The initial companies chosen by the IRS in 2006 to participate in the program included one firm that had a particularly questionable track record: Linebarger Goggan Blair & Sampson LLP, an Austin-Texas based law firm that became a leading figure in outsourced debt collection for government agencies around the country. The Houston Chronicle once wrote (10/13/2002) that the firm was frequently criticized for its “political rainmaking and hardball collection tactics.” In 2004 a former name partner in the firm was convicted in a bribery case involving payments to city councilmen in San Antonio to secure a debt collection contract. Around the same time, the Linebarger firm privately settled a lawsuit in which a competitor alleged it had engaged in bribery and bid rigging in various locations. A collection contract awarded to the firm by New Orleans was reported to have been the subject of an FBI investigation.

The IRS removed the Linebarger firm from its private debt collection program last year without explanation. That left two contractors: CBE Group of Waterloo, Iowa and Pioneer Credit Recovery of Arcade, New York. Both companies have been sued multiple times over aggressive tactics in their efforts on behalf of clients other than the IRS.

Pioneer is a unit of SLM Corporation, otherwise known as Sallie Mae, which started out as a government-sponsored enterprise but was subsequently privatized and started trading on the New York Stock Exchange. It was to have been taken private in a leveraged buyout last year but the deal collapsed. The company, which has been suffering heavy losses, is being investigated by New York Attorney General Andrew Cuomo.

Leave it to the Bush Administration: Not only does it contract out functions that by all rights should be done by public employees, it makes highly dubious choices in selecting the companies to carry out the work. So it should come as no surprise when we end up with the worst outcome, which in this case means abuse of taxpayers and poor financial results. Ah, the magic of private enterprise.

“Green” Corporations Among the Toxic 100

The appearance of a new version of the Political Economy Research Institute’s Toxic 100 is a useful reminder that, for all their feel-good green ads, large corporations are still defiling the environment in a major way. This year’s list of the biggest corporate air polluters is led by DuPont and includes household names such as Dow Chemical, Eastman Kodak, General Electric and Exxon Mobil among the top ten. The companies are ranked by their “toxic score,” which the Institute calculates by multiplying the amount of toxic air releases reported to the EPA by the relative toxicity of the chemicals involved and the size of the population at risk of exposure.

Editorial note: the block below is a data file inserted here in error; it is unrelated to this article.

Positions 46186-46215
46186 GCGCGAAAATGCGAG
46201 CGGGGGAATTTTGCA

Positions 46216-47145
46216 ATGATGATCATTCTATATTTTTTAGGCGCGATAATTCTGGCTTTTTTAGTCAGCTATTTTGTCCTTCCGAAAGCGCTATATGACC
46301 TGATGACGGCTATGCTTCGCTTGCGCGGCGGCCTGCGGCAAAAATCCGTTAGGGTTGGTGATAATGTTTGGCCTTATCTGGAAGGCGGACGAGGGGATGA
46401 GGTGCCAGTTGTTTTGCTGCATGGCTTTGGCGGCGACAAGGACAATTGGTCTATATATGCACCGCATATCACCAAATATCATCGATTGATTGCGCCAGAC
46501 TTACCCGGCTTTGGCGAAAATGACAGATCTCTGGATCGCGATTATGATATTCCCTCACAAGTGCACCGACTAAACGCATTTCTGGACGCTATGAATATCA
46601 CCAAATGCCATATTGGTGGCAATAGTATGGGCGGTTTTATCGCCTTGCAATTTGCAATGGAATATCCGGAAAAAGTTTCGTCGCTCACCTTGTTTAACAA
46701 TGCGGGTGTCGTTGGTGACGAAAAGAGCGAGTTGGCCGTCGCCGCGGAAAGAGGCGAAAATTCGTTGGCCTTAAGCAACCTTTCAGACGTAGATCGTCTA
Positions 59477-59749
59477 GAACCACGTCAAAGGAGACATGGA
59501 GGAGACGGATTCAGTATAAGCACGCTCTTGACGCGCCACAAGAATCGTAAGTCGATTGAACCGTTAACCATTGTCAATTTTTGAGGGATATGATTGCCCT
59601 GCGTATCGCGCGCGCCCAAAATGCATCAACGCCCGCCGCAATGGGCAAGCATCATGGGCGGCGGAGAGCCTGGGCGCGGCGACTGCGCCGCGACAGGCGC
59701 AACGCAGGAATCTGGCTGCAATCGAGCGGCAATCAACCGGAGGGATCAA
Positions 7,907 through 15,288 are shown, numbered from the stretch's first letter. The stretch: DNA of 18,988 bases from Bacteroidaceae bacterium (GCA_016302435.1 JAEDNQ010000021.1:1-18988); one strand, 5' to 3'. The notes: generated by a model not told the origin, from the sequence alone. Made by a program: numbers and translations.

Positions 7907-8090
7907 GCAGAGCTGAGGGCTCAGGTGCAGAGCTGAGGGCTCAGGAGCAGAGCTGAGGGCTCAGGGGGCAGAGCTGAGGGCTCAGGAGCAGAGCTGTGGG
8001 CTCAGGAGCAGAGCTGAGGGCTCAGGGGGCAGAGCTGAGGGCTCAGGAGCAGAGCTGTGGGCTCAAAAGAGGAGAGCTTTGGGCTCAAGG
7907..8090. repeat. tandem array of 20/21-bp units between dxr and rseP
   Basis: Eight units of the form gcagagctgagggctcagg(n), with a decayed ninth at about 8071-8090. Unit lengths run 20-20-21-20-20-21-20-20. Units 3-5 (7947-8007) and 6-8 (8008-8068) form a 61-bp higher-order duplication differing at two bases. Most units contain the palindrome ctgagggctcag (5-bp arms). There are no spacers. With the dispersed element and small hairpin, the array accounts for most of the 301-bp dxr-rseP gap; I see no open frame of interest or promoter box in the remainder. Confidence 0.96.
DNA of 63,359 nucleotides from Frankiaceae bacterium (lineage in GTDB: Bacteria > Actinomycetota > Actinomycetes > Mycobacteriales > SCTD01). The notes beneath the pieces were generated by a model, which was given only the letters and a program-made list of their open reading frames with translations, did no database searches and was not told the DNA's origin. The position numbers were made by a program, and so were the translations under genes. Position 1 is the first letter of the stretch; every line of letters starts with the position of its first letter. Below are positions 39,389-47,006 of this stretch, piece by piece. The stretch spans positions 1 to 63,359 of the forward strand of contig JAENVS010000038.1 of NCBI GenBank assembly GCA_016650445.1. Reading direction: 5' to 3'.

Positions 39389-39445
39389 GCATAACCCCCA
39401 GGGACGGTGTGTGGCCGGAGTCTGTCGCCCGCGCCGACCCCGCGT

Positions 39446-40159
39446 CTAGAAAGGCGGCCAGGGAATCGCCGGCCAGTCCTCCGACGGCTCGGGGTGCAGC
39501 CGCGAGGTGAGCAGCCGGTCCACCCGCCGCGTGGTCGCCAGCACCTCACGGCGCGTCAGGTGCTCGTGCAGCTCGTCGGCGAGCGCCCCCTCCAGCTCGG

What’s new this year is the inclusion of foreign corporations with facilities in the United States. There are three such listings in the top ten portion of the Toxic 100: Nissan Motor, Bayer Group and ArcelorMittal.

It’s interesting to see that foreign companies can be no less hypocritical than their U.S. counterparts when it comes to saying one thing about the environment and doing another. Nissan USA brags on its website about its Green Program, which uses as its catch phrase “seeking a symbiosis of people, vehicles and nature.” Bayer just announced it “will partner with the United Nations Environment Programme’s Regional Office in North America to help sponsor the 36th annual World Environment Day celebration.”

Even more awkward is the appearance on the list of steel giant ArcelorMittal. Just last month, it was one of a handful of corporate sponsors of the green jobs conference put on in Pittsburgh by the Blue Green Alliance, led by the United Steelworkers and the Sierra Club. The conference program contained a full-page ad for the company saying: “At ArcelorMittal, Sustainability is one of the company’s core values.” Under the corporation’s name is the motto “Transforming tomorrow.” Perhaps ArcelorMittal should focus a bit more on transforming its air pollution problem today.

Their Information-Gathering and Ours

The activist world is abuzz over two new articles about corporate spying on environmental and labor groups.

James Ridgeway has published an exposé in Mother Jones on a private security company called Beckett Brown International (later S2i). According to documents obtained by Ridgeway, the firm, organized and managed by former Secret Service officers, spied on Greenpeace and other environmental groups in the late 1990s. Its activities are said to have included “pilfering documents from trash bins, attempting to plant undercover operatives within groups, casing offices, collecting phone records of activists, and penetrating confidential meetings.” Because the papers seen by Ridgeway are not complete, it cannot be said exactly which groups were spied on for whom. The firm’s clients are known to have included corporations such as Allied Waste, Halliburton, Monsanto and Wal-Mart.

The other article was written by Amy Bennett Williams for the Fort Myers (Florida) News-Press. It reports on an attempted infiltration of the Coalition of Immokalee Workers farmworker advocacy group by the owner of a private surveillance company. The Coalition suspects that the company may have been hired by Burger King, which is the current target of a campaign to raise pay for tomato pickers. The article notes that a person using an e-mail address traced to Burger King’s corporate headquarters made disparaging online comments about the Coalition.